return true;
    }
    return false;
}
Let’s see if we can bypass this using a Substrate hook. We have two attack vectors for accomplishing this:
  • Print out the storedPassword argument
  • Modify the return value

Coding a Substrate Hook

Let’s start off our code by adding some variables and making sure we import our dependencies:

import java.lang.reflect.Method;

import android.util.Log;

import com.saurik.substrate.MS;

 

public class ListBypass {

    private static String TAG = “ListBypass”;

    private static String className = “com.historypeats.listlock.classes.Authenticate”;

}

The ‘TAG’ variable identifies the logging statements that pertain to this Substrate hook. The ‘className’ variable represents the fully qualified class name that contains the method we want to hook. In this case, ‘com.historypeats.listlock.classes.Authenticate’ is the class that contains the ‘validatePassword’ method that we are targeting.

Next we’ll dive into the meat of our Substrate hook. We’ll go ahead and add the essential layout to get started with the hook.

private static String className = "com.historypeats.listlock.classes.Authenticate";

public static void initialize() {

 Log.i(TAG, "Substrate Initialized.");

         MS.hookClassLoad(className, new MS.ClassLoadHook() {

         @SuppressWarnings({ "unchecked", "rawtypes" })

             public void classLoaded(Class<?> _class) {

              Method method;

              final String methodName = "validatePassword";

              Log.i(TAG, "Class Loaded.");

                 try{

                  method = _class.getMethod(methodName, String.class, String.class); // public boolean validatePassword(String password, String storedPassword)

                 }catch(NoSuchMethodException e){

                  method = null;

                  Log.i(TAG, "No such method: " + methodName);

                 }

              if (method != null) {

              Log.i(TAG, "Method Hooked.");

              }

             }

         }); // End MS.hookClassLoad

}

Our IDE tells us that the MS.hookClassLoad() method is looking for a class name, and a hook object. Let’s go over the following essential code segments.

The variable ‘methodName’ contains the name of the method that we want to hook, which in this case is ‘validatePassword’. Next, we assign a value to the method variable by returning a method object from ‘_class.getMethod()’. The first argument to ‘_class.getMethod’ represents the target method to hook (‘validatePassword’). The subsequent arguments represent the target method’s parameter types (parameters accepted by ‘validatePassword’). The ‘validatePassword’ method accepts two string parameters, specifically a password and storedPassword. Note, the names of the parameters are irrelevant for hooking; only the types are important.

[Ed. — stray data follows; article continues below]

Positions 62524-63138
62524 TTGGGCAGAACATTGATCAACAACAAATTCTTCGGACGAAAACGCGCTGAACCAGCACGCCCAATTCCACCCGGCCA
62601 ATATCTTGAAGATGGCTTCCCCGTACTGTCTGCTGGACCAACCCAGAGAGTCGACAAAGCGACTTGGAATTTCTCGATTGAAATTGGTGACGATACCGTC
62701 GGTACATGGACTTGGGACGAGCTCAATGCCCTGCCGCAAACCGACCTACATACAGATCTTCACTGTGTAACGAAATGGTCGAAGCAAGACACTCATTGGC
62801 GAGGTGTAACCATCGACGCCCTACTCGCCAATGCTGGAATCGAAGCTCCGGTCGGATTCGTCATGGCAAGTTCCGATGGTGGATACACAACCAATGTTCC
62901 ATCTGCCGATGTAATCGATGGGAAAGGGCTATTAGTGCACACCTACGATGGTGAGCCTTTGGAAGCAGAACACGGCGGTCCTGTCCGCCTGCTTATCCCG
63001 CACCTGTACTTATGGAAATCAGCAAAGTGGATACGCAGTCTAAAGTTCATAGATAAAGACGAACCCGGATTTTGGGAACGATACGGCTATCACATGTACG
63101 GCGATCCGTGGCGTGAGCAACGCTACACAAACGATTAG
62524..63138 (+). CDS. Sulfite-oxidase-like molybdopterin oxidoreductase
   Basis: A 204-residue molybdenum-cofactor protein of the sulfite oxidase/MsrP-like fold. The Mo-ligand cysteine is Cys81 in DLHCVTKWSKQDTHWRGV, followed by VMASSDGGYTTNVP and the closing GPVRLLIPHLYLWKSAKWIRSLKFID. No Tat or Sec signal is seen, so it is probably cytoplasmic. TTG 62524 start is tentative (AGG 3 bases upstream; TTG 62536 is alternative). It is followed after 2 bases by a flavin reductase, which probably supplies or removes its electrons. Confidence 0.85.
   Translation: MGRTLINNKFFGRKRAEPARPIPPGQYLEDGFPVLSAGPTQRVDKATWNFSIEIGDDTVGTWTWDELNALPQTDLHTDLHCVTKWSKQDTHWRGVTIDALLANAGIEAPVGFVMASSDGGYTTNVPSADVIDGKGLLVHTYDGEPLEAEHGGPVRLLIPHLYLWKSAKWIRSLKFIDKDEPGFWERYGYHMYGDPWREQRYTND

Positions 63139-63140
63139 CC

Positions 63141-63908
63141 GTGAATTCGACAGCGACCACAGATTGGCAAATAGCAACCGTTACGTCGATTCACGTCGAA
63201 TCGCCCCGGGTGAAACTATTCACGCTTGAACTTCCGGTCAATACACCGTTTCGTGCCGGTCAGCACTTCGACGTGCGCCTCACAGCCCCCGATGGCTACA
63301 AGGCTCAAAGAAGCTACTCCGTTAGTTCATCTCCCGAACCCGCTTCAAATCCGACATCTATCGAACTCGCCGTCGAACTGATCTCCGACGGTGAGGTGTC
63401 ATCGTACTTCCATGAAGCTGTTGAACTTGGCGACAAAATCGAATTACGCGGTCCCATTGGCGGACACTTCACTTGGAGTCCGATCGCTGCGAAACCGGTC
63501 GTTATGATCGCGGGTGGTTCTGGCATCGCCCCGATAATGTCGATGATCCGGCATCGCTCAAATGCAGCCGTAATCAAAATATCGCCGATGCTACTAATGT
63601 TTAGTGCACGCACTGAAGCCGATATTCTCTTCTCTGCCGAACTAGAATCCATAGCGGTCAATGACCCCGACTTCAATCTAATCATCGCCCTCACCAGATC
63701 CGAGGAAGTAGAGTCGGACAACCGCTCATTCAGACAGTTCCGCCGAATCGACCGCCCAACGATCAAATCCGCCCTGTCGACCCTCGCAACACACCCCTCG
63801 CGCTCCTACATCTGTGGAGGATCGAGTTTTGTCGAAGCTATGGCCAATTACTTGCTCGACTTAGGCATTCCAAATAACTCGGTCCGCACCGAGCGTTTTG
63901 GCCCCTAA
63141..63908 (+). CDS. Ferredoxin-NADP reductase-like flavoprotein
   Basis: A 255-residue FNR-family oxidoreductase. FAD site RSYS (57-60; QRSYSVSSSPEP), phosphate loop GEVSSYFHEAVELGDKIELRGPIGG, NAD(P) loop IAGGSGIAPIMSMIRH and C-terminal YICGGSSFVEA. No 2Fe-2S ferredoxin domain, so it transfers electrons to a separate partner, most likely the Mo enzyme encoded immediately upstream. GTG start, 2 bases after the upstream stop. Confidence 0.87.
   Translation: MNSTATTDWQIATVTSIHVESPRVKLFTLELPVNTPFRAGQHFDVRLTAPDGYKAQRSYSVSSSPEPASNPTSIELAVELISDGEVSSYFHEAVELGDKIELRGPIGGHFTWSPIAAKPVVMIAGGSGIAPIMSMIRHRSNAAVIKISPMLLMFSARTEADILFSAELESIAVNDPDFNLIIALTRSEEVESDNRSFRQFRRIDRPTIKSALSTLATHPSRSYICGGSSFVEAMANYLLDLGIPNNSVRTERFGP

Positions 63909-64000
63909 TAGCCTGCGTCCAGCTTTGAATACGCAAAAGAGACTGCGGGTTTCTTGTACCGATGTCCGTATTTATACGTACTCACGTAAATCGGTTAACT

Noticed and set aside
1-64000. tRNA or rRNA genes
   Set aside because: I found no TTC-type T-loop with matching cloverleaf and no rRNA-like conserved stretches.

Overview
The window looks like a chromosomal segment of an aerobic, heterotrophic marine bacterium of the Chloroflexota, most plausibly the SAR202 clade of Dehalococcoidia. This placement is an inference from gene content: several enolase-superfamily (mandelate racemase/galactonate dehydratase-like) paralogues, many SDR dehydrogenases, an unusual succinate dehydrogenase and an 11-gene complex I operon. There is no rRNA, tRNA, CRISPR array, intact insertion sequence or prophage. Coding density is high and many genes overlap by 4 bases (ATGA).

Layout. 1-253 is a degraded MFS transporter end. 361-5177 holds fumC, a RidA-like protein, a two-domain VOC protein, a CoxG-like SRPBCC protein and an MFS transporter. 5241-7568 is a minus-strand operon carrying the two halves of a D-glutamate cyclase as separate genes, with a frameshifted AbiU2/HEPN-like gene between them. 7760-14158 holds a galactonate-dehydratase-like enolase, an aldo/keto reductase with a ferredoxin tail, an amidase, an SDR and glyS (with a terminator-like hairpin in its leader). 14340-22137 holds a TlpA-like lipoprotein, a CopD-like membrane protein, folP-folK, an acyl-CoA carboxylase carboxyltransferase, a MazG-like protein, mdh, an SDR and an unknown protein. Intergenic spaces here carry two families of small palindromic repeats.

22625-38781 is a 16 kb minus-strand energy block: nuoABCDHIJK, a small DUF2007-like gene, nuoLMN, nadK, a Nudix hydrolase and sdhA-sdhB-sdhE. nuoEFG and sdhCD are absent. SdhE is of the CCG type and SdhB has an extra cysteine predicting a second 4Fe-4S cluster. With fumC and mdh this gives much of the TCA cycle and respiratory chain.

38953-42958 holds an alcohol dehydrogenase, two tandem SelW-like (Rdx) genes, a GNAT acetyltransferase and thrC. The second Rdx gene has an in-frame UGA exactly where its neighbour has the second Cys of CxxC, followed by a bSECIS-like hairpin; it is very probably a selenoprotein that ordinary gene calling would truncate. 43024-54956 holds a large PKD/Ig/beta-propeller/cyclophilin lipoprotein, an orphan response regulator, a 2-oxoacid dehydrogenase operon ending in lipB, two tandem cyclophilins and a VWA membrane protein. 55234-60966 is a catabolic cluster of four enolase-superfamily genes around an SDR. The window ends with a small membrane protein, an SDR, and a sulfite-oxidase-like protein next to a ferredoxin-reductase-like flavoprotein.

//public boolean validatePassword(String password, String storedPassword)

Some other commonly encountered parameter types you can pass to getMethod()include:

  • Byte.class
  • Integer.class
  • Boolean.class
  • Double.class
  • Float.class

Note: The primitive array equivalents work as well. For example, Integer[].class for an array of integers.

Running our Substrate Hook

With the skeleton of the Substrate hook in place, running this code should yield the following debug message in Logcat: “Method Hooked”. In order to test this out, install and run the ListBypass hook from ADT by clicking the ‘Run’ icon in the toolbar or by navigating to the ‘Run’ option at the top of the window and then selecting the ‘Run’ button in the dropdown menu.

This should result in an alert from the Mobile Substrate application about new/updated extensions. We can either click on this alert or open the Mobile Substrate application directly.There will be several options to choose from. Select the “Restart System (Soft)” option.The device will perform a quick restart, which will result in the loading of our Substrate hook. After the screen flashes, we can run the ListLock application and monitor the Logcat output for our debug message.

04-26 22:15:21.536: I/ListBypasss(11604): Substrate Initialized.

04-26 22:16:22.085: I/ListBypasss(12596): Class Loaded.

04-26 22:16:22.085: I/ListBypasss(12596): Method Hooked.